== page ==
--- Werner is being sued for ‘criminally and maliciously aiding the prosecution team of the London Metropolitan Police to file alleged war crime charges against Taylor, an ex-wife of former Liberian President, Charles Taylor.
The possibility of bringing Alain Werner, a Swiss human rights advocate, to Liberia in order to testify in an ongoing US$15 million damages suit for malicious prosecution, seems elusive for now or may not happen any time soon.
This is because Werner’s lawyer, who was fighting legally not to have his trial be held in the country, is now seeking for a writ of certiorari from the Supreme Court.
The wirt, If granted, would impose a stay order on the Civil Law Court's verdict, which allowed the trial against Werner to begin in Liberia.
Judge Scheaplor R. Dunbar, who is the first respondent in the new case had earlier ruled denying Werner’s lawyer's motion to dismiss the case on grounds that the Liberian judiciary lacks jurisdiction.
Dunbar in his ruling said for the fact that Werner and his organization, Civitas Maxima, voluntarily submitted themselves to the authority of the court when they filed an answer to Agnes Reeves Taylor’s complaint.
“Having voluntarily submitted themselves to this court by appearing and filing an answer to the plaintiff’s complaint, they are legally stopped from arguing that this court lacks jurisdiction over their persons,” Dunbar said.
However, in the petition, Werner's lawyer is asking the Supreme Court to review and correct the “errors committed by Dunbar in his ruling.”
The lawyer also asked the Supreme Court to instruct Dunbar to refrain from further proceedings with the matter before him and to review and correct the reversible errors contained in the case.
Meanwhile, the Supreme Court Chamber Justice Yamie Quiqui Gbeisaye has scheduled a hearing into Werner’s lawyer petition for March 20.
Werner is being sued for ‘criminally and maliciously aiding the prosecution team of the London Metropolitan Police to file alleged war crime charges against Taylor, an ex-wife of former Liberian President, Charles Taylor.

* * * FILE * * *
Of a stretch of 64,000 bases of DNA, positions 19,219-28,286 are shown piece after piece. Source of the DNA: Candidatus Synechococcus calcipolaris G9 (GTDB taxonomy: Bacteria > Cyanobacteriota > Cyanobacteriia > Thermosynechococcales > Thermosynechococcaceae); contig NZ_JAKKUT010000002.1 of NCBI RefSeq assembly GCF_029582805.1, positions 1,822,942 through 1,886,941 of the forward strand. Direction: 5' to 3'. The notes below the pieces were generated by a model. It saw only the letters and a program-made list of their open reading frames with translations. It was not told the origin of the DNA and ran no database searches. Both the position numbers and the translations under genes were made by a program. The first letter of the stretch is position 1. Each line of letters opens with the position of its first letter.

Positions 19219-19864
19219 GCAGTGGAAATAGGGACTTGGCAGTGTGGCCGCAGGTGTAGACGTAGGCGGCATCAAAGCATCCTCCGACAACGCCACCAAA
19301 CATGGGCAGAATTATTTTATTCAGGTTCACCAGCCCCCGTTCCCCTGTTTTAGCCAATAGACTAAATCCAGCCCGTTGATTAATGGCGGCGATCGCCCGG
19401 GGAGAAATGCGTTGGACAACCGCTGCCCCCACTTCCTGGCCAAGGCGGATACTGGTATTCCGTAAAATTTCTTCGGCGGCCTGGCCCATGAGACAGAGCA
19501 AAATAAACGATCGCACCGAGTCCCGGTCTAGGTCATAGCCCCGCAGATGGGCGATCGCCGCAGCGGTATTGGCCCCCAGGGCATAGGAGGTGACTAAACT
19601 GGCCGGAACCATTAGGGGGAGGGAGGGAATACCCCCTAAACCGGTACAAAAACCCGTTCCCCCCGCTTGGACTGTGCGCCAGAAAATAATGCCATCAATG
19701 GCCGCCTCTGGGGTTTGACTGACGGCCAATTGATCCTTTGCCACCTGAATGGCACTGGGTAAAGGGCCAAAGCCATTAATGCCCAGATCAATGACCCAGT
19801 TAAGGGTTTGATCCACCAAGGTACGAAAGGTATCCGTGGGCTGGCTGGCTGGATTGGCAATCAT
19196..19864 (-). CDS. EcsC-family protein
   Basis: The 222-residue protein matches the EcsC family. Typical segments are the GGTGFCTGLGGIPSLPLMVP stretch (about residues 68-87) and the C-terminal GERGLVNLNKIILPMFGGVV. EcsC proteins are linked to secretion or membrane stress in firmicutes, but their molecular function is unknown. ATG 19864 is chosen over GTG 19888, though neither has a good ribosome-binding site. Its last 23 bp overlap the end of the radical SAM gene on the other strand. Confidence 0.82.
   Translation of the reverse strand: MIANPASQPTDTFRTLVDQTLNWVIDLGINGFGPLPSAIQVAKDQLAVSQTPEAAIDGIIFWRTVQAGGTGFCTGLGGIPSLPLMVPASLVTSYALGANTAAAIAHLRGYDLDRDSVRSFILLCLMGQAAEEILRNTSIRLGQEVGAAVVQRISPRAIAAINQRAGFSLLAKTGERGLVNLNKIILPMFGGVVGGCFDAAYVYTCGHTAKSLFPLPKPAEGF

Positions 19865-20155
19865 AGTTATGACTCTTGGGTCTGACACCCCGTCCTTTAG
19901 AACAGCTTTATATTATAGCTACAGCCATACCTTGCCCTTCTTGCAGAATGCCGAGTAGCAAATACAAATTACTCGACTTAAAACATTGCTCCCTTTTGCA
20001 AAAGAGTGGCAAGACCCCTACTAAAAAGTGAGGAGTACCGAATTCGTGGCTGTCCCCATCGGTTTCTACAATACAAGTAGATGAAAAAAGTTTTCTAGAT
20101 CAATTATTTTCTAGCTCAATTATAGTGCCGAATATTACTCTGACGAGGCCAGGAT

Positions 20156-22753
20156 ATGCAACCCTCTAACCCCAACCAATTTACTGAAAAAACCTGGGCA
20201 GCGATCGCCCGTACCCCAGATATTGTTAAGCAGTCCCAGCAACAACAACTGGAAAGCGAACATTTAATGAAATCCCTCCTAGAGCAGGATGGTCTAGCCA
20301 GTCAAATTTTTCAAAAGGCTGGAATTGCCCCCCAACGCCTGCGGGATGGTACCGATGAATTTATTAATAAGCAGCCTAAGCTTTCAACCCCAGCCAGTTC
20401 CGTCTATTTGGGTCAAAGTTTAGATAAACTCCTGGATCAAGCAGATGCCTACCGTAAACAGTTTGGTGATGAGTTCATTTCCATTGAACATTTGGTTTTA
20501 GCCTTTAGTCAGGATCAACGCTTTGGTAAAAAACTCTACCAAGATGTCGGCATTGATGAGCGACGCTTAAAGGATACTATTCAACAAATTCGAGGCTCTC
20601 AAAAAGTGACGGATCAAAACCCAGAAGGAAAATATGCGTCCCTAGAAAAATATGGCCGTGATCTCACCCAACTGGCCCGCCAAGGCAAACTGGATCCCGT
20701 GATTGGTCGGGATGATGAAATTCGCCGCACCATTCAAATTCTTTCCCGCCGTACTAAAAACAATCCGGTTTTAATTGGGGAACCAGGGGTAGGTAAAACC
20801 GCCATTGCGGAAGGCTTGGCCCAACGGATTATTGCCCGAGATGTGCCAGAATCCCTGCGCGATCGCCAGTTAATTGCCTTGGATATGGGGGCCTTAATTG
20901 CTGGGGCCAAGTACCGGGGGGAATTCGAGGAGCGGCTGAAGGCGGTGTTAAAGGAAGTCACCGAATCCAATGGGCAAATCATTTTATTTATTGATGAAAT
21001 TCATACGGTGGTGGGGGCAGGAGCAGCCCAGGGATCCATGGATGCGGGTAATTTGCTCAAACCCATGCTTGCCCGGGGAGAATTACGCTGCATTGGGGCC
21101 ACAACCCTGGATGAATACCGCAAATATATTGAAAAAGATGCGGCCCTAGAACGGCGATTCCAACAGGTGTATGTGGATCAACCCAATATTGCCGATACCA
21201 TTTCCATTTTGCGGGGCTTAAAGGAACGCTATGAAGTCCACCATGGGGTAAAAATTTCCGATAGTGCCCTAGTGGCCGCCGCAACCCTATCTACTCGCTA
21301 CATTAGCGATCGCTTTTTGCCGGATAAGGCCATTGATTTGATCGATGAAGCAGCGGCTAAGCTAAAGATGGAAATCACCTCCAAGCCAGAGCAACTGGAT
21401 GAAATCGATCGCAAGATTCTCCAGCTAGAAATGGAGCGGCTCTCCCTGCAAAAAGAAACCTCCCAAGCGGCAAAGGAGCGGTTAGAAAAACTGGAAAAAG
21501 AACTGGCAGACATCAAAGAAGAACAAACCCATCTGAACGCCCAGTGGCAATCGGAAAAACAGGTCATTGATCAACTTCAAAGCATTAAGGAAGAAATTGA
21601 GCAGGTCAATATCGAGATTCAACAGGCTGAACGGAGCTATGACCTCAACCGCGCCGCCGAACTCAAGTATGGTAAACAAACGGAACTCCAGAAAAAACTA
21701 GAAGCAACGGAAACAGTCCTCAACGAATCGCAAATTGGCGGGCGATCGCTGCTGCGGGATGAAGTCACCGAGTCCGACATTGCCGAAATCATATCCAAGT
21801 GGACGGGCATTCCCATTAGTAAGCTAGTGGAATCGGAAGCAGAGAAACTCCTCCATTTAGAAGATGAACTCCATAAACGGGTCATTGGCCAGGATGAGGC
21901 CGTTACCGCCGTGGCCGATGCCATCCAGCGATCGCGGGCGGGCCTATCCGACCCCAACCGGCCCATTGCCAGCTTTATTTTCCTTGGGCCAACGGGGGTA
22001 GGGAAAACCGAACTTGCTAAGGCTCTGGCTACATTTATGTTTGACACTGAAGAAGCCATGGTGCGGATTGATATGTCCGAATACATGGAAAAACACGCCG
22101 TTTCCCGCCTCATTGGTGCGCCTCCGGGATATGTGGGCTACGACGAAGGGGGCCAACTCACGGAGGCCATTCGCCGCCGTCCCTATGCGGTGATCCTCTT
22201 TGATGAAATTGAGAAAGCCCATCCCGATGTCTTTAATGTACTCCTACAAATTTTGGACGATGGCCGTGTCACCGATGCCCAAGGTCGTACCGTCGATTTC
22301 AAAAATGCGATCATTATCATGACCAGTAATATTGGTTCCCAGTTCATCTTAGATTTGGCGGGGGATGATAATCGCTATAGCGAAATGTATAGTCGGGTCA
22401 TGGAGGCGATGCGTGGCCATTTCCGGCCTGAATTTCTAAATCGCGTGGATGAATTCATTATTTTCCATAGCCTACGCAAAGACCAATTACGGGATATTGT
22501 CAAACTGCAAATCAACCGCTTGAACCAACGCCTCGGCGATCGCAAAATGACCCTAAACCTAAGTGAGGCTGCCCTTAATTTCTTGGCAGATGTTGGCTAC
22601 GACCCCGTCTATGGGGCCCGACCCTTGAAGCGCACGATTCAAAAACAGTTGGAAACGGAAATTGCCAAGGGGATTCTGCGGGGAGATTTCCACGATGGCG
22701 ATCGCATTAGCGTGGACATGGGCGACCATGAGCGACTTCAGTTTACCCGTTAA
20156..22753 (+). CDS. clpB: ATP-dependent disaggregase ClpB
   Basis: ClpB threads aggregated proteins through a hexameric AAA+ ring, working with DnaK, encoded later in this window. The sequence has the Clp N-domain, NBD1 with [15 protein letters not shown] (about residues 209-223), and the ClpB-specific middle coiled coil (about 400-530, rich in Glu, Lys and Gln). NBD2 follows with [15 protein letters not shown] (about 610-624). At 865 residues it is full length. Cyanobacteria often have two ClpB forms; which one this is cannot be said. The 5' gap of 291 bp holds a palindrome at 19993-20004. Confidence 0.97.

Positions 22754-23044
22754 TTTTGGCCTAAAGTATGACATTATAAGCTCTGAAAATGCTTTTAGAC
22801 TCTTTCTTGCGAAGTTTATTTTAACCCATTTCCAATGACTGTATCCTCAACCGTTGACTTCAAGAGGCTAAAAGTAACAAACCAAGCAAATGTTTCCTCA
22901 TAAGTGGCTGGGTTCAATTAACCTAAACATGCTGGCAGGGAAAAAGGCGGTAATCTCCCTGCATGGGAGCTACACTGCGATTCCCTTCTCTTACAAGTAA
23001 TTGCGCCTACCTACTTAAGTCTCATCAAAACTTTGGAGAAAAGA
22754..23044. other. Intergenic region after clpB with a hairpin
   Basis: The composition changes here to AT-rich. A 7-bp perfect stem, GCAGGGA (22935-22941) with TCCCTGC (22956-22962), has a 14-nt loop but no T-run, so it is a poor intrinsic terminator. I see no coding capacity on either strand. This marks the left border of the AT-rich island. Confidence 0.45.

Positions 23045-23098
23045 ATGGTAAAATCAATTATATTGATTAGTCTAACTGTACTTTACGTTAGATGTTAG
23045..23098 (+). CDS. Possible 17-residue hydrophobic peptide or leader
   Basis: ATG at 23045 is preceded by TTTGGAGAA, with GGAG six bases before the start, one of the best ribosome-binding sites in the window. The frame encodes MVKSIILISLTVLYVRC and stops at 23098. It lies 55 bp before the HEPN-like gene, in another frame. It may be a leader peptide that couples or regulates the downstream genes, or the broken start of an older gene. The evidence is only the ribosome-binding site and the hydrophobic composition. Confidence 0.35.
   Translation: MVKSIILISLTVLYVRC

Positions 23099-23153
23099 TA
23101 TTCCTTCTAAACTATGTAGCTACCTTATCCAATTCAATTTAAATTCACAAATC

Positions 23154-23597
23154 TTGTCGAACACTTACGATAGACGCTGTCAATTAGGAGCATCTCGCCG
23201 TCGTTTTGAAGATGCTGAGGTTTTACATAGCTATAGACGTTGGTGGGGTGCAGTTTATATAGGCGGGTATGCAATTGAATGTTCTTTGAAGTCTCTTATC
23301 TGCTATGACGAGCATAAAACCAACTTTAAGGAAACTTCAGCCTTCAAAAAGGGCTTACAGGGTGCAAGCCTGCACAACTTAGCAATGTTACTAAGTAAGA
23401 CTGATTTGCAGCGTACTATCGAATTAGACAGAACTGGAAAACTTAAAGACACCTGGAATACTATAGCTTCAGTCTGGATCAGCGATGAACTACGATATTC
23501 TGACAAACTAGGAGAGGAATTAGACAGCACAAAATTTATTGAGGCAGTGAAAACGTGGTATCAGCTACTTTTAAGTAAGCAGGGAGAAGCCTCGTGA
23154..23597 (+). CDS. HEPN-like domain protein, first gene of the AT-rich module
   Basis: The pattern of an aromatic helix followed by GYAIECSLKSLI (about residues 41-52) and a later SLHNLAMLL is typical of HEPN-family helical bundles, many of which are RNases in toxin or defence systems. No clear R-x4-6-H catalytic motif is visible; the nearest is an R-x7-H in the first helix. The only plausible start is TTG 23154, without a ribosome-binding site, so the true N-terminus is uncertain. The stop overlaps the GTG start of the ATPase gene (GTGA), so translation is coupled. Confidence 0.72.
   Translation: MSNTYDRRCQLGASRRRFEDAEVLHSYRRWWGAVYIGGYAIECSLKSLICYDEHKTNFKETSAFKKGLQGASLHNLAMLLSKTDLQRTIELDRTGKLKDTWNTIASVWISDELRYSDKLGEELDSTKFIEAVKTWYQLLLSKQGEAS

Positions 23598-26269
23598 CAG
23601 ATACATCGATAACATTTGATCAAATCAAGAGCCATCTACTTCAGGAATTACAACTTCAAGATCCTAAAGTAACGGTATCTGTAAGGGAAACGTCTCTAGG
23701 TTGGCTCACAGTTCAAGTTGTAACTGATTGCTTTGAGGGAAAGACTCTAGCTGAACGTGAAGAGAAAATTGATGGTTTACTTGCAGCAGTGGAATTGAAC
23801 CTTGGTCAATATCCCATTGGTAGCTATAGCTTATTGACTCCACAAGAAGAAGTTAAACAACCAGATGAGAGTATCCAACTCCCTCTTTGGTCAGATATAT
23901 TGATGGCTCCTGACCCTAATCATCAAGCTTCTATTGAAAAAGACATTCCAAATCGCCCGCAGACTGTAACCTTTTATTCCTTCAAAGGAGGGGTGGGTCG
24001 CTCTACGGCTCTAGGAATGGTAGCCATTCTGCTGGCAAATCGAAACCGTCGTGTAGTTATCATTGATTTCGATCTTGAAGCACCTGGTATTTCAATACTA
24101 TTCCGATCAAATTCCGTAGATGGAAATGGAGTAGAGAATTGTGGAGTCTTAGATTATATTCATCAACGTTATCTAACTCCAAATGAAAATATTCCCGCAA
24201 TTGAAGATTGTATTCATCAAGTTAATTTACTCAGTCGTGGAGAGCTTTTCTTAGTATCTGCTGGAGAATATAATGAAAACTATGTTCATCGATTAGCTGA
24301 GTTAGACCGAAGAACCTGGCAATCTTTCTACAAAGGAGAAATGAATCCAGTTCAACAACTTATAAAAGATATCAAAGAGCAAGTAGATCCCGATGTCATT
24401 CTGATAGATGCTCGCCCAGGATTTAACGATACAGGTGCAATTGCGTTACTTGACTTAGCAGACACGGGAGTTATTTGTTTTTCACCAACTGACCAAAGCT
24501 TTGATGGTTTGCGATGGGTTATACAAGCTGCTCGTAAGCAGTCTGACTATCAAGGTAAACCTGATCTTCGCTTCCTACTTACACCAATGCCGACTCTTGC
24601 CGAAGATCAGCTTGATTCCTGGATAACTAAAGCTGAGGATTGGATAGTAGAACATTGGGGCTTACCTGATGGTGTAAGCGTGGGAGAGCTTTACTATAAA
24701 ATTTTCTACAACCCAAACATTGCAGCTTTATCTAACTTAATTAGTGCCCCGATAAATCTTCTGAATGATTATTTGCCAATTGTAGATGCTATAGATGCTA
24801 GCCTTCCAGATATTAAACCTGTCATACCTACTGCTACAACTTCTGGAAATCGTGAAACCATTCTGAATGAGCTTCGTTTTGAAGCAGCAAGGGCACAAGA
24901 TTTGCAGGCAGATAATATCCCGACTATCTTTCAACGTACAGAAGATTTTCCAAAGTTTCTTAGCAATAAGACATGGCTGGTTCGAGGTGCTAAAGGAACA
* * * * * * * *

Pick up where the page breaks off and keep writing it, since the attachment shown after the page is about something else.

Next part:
Her prosecution in the UK stemmed from claims by Werner Civitas Maxima and Hassan Bility Global Justice and Research Project (GJRP) that she committed alleged war crimes while a member of the rebel group, the National Patriotic Front of Liberia (NPFL) — a claim that prompted the prosecution by the Metropolitan Police.
Taylor was arrested on June 2, 2017, in London by the Metropolitan Police and charged with torture on the grounds of her suspected involvement with the NFPL rebel group, which was led by her ex-husband during the First Liberian Civil War, from 1989 to 1996.
However, the case was dismissed by the London Central Criminal Court on grounds that the evidence presented by the Crown Prosecution Service (CPS) failed to prove that the NPFL had the requisite authority over the relevant territory at the time the crimes in question were committed.
And now she is suing Werner and his partner Liberian Hassan Bility, in a class action lawsuit — an action of damage for malicious prosecution and wrong — alleging negligent investigation and malicious prosecution, seeking US$5 million as punitive damages and US$10 million as general damages.
The suit claims that Werner and his collaborators' actions inflicted emotional distress and defamed her hard-earned character, leading to emotional distress.
Taylor is hoping to use the Liberian Court process to hold Bility, and Werner to account for their alleged false statement which led to her prosecution in the UK, though the case was later dismissed.
However, Werner's lawyer argued that Taylor’s claim should be against the UK’s Criminal enforcement authorities and not against him and his organization.
The Swiss national lawyer said his client was not the one that arrested and incarcerated Taylor, which the lower court is made to believe otherwise.
“The complaint is false and misleading and has absolutely no bearing on Werner and his organization, and as such, the lower court has no jurisdiction to determine the validity of the actions of a foreign government, in this case, the UK,” Werner's lawyer said.
The lawyer also argued Civitas Maxima did not initiate a criminal prosecution against Taylor; as such, it cannot be held in an action for malicious prosecution, nor can it be held for slander.
But Taylor had constantly argued that Werner and Bility “can in no way, form, or manner disclaim liability or shift liability to the Metropolitan Police War Crimes Unit or the UK Magisterial Court who were only privileged to have knowledge of and thereby reacted based on the foreign evidence.”